Flexible ISA rules: Some ISAs are more flexible than you think

These lesser-known rules of a flexible ISA mean you can withdraw money and return it in the same tax year, without it counting towards your current allowance.

| 5 min read

Saving or investing in an ISA has long been an important way to save tax. Less widely-appreciated are the ‘flexible’ ISA rules that mean you can withdraw money from an ISA and return it in the same tax year, without it counting towards your current ISA allowance, currently £20,000.

At Charles Stanley Direct we are proud to be in the small minority of providers that offer a Stocks & Shares flexible ISA. Allowing customers to temporarily withdraw funds, without detriment in terms of losing accumulated ISA allowances, can be a valuable facility for shorter-term business purposes or to plug a short-term need.

What is an ISA?

ISAs, or Individual Savings Accounts, are a valuable shield against tax for UK investors. You can currently put away up to £20,000 a year in ISAs, and any income or investment gains are free from income tax or capital gains tax – no matter how much money you make.

ISAs are available either as “Cash”, which is like having a tax-free bank or building society account, or “Stocks & Shares” where your money can be invested in a variety of assets in search of higher returns – albeit you could face losses as well as gains, especially in the short term. Over time you can build up a substantial sum in ISAs and shelter it from tax. Follow the link to learn about the key differences between a cash ISA and an investment ISA.

Flexible ISA rules explained

A ‘flexible ISA’ gives you the freedom to withdraw your money and, crucially, put it back again without affecting your annual allowance, provided you pay it back in the same tax year.

For example, let’s say you currently have £50,000 in your ISA accumulated from previous tax years. If you then withdraw £10,000, you can pay this back into the ISA during this tax year and still use your full £20,000 annual allowance before 5 April 2023.

It is even possible to withdraw the entire balance from your ISA, potentially worth several hundred thousand pounds, and replace it by 5 April. This can be done at no cost with your Charles Stanley Direct ISA as we don't charge for electronic BACs payments. It is important to note that if you fail to replace it by the end of the tax year, you will lose the ability to return the balance to your ISA without impacting your annual allowance.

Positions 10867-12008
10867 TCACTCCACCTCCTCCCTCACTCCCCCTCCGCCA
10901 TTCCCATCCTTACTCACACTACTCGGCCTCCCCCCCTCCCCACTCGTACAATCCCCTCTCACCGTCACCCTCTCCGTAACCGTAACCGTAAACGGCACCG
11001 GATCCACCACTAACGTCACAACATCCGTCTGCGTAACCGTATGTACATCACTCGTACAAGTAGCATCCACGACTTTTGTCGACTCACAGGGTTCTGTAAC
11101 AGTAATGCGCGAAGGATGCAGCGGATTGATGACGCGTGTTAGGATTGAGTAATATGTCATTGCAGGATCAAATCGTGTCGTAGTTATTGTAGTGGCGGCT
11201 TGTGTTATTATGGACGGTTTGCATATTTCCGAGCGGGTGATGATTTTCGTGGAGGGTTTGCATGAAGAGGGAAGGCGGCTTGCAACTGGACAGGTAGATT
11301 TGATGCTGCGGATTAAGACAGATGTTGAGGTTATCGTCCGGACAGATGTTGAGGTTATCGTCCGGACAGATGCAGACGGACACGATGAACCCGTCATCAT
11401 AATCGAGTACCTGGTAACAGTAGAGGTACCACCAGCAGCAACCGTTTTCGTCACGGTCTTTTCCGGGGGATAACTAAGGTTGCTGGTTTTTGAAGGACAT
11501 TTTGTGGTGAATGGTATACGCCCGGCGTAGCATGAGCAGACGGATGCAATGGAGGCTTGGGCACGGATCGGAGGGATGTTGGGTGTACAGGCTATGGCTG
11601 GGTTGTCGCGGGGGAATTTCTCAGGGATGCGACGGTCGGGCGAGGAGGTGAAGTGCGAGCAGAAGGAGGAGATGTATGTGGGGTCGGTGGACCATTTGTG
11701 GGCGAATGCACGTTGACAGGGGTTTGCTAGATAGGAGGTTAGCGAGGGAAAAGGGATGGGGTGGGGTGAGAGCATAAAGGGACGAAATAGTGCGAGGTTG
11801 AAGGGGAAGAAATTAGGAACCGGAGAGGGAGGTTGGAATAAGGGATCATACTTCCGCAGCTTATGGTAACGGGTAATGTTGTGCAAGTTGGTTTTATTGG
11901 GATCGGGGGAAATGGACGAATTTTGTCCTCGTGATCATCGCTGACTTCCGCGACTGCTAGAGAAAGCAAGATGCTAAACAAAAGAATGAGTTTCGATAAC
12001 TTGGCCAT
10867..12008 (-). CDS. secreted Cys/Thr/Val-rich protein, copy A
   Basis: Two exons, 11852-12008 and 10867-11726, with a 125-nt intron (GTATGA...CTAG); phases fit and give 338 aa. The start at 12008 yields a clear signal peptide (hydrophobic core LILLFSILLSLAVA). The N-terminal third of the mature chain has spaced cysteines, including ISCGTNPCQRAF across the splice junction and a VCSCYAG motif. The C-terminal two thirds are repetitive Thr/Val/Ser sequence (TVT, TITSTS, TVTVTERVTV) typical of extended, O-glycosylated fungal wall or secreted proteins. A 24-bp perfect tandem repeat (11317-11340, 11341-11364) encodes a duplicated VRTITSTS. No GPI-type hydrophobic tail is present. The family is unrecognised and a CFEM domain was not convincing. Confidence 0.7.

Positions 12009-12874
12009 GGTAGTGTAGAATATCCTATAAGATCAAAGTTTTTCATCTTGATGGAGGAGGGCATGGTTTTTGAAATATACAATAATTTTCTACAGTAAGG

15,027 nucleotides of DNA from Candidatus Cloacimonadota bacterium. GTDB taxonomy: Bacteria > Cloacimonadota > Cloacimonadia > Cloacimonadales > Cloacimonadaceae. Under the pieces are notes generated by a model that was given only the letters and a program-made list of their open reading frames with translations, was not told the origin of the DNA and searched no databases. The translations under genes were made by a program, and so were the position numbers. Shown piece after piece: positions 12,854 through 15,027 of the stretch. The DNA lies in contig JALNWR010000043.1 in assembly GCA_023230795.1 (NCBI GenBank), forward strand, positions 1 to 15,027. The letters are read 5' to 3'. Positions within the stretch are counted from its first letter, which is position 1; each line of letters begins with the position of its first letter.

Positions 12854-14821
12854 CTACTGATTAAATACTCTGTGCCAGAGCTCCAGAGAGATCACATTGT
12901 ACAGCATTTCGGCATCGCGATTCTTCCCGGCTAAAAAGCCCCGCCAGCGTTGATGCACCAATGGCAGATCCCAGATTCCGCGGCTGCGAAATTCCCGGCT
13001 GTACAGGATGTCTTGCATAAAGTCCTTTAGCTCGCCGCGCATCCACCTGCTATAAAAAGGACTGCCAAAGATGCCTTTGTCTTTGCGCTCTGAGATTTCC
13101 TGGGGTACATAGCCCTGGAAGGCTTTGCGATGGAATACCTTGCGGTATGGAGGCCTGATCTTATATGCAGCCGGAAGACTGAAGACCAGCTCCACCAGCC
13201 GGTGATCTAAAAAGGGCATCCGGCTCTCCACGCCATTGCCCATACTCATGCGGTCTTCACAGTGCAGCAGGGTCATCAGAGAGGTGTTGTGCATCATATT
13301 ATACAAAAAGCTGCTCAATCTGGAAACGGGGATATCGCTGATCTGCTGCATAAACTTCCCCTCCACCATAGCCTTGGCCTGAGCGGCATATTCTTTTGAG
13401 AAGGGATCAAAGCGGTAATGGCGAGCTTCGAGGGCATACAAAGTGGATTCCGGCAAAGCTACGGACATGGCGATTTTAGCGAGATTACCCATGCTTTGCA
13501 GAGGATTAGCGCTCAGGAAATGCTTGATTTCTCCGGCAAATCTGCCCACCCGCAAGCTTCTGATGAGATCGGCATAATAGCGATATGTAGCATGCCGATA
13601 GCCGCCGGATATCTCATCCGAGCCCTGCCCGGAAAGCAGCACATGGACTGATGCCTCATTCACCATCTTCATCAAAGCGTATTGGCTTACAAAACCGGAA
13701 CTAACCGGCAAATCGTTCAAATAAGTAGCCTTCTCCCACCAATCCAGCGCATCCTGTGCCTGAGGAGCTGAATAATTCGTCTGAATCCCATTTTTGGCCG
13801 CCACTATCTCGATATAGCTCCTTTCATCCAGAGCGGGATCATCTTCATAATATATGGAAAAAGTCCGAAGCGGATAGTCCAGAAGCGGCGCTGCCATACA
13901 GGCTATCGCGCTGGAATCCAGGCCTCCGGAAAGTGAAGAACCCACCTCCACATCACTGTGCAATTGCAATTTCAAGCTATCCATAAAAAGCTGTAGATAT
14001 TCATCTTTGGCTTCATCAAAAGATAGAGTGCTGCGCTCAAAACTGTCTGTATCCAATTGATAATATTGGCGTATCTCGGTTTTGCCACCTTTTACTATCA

Flexible ISA rules also cover any dividend payments withdrawn to a bank account during the tax year. You’ll be able to pay such amounts back into a flexible ISA if you want to by 5 April, without affecting your allowance.

It is possible to have a Cash ISA or Stocks & Shares flexible ISA as long as your provider supports it – Charles Stanley only offers Stocks and Shares ISAs. The flexible ISA rules do not apply to Lifetime ISAs. Bear in mind that you can’t subscribe to more than one of the same type of ISA in a single tax year, and you can only repay withdrawals to the same ISA they were taken from.

Charles Stanley Direct’s flexible ISA

Flexible ISA rules were introduced in April 2016, but relatively few providers support them – if you withdraw from a provider that doesn’t support them, then that amount of ISA allowance will be lost for good.

Charles Stanley Direct’s Stocks & Shares ISA can be a useful facility for some individuals to fund a short-term need or business opportunity in the expectation that the money can be reinstated later in the tax year. It is very important that you are able to replace the money before the end of the tax year so to ensure you maintain the full value of your ISA, as well as your annual allowance.

Investors do also need to bear in mind the potential disadvantages of using a flexible ISA facility. Withdrawing cash from a Stocks & Shares ISA may mean selling holdings and investments that should be for the longer term, usually a minimum of five years. If you dispose of investments to withdraw cash, you may be more likely to incur a loss. Being ‘out of the market’ for a period of time could mean you miss out on a period of growth, plus you will not benefit from any income earned such as dividends from shares or interest on bonds.

What our clients had to say

Mr H, an Investment Manager from London, has made use of the Charles Stanley Direct flexible ISA facility. He explains, “Being self-employed, the flexible ISA rules have been extremely useful to me this tax year, allowing the drawdown of cash on a temporary basis without any loss of the allowances built up over the years. Happily, my use of the facility coincided with a period when I was somewhat cautious on markets, so I was not too worried about my money not being invested through the year.”

Another longstanding client, Mr C, noted, “The flexible ISA facility is invaluable. It has been useful to me in my financial planning, allowing me to draw down funds for a property project.”

Nothing on this website should be construed as personal advice based on your circumstances. No news or research item is a personal recommendation to deal.

Flexible ISA rules: Some ISAs are more flexible than you think

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